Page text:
Coming to a sky near you, the International Space Station (ISS). While it is always up in the sky (obviously), the times line up just right for the ISS to be making some good early evening flybys late enough for dark and early enough so no one should have to stay up much later than usual.
To find ISS flyby times over where you live, go to NASA's website and then select your state, then a nearby city. Upon doing this, a wealth of information will be displayed for your specific location. This data includes: local time, duration of flyby, maximum elevation, degree of first appearance, and degree of disappearance.
With this data, one can plan observations well in advance. The good news is that the ISS is very bright, typically at least -3 magnitude, which is right between Jupiter and Venus. In other words, you can't miss it unless you're standing in a supermarket parking lot.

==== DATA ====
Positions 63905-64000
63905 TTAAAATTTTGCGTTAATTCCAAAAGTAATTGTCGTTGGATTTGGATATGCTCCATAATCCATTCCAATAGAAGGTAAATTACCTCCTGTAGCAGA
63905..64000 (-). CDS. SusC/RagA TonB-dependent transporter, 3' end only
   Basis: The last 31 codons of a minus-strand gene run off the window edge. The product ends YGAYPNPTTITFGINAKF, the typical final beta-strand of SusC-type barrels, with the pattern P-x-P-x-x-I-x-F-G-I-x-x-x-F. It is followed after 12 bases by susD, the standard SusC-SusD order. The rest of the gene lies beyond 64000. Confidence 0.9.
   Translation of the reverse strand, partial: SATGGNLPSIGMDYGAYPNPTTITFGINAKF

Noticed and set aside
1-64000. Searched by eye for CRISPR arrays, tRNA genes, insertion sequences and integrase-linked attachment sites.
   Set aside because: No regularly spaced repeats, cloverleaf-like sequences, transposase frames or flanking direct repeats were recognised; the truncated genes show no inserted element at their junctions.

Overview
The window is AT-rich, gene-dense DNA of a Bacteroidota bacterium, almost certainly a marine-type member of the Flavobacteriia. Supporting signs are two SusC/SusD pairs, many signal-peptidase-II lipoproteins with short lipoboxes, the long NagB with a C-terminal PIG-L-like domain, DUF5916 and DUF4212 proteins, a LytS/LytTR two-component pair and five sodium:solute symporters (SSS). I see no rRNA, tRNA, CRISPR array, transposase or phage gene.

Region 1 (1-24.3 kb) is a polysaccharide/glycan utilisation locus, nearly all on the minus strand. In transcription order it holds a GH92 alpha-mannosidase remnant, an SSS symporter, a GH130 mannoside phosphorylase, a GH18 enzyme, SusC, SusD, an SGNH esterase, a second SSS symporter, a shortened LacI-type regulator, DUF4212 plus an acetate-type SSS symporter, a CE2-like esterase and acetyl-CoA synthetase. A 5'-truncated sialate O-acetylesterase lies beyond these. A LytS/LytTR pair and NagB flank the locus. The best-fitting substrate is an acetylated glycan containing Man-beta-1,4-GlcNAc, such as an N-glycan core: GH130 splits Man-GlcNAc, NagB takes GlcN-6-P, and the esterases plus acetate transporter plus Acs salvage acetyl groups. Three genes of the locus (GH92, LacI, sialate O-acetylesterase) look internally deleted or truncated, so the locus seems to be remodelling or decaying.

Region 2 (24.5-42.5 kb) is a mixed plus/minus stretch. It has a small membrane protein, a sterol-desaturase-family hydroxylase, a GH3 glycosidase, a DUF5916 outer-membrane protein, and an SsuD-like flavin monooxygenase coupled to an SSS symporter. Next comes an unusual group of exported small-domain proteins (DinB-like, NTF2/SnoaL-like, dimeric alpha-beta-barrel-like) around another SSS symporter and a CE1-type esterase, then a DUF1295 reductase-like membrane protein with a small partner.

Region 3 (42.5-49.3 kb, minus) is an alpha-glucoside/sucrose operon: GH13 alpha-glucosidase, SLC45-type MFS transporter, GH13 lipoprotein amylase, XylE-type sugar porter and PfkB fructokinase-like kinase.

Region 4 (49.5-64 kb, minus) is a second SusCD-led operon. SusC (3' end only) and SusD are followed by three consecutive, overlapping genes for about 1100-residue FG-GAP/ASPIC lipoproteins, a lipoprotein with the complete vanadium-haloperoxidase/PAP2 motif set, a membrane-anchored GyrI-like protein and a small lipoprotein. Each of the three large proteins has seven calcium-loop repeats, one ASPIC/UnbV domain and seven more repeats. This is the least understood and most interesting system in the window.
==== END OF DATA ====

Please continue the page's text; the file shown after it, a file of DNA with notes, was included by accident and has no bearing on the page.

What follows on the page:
When sighted, the ISS appears as a white light in the sky that moves slowly (but very clearly) through the sky against the background of fixed stars. Always fun to observe, the ISS can also be photographed with a digital SLR and tripod by following these simple suggestions.
Last but not least, should you decide to shoot the ISS, send the picture to Spaceweather.com, they already have a gallery going.
Want to see what the ISS looks like caught on camera? Go to my astrophoto archive and browse around, as there are sure to be some Shuttle/ISS pictures in there.
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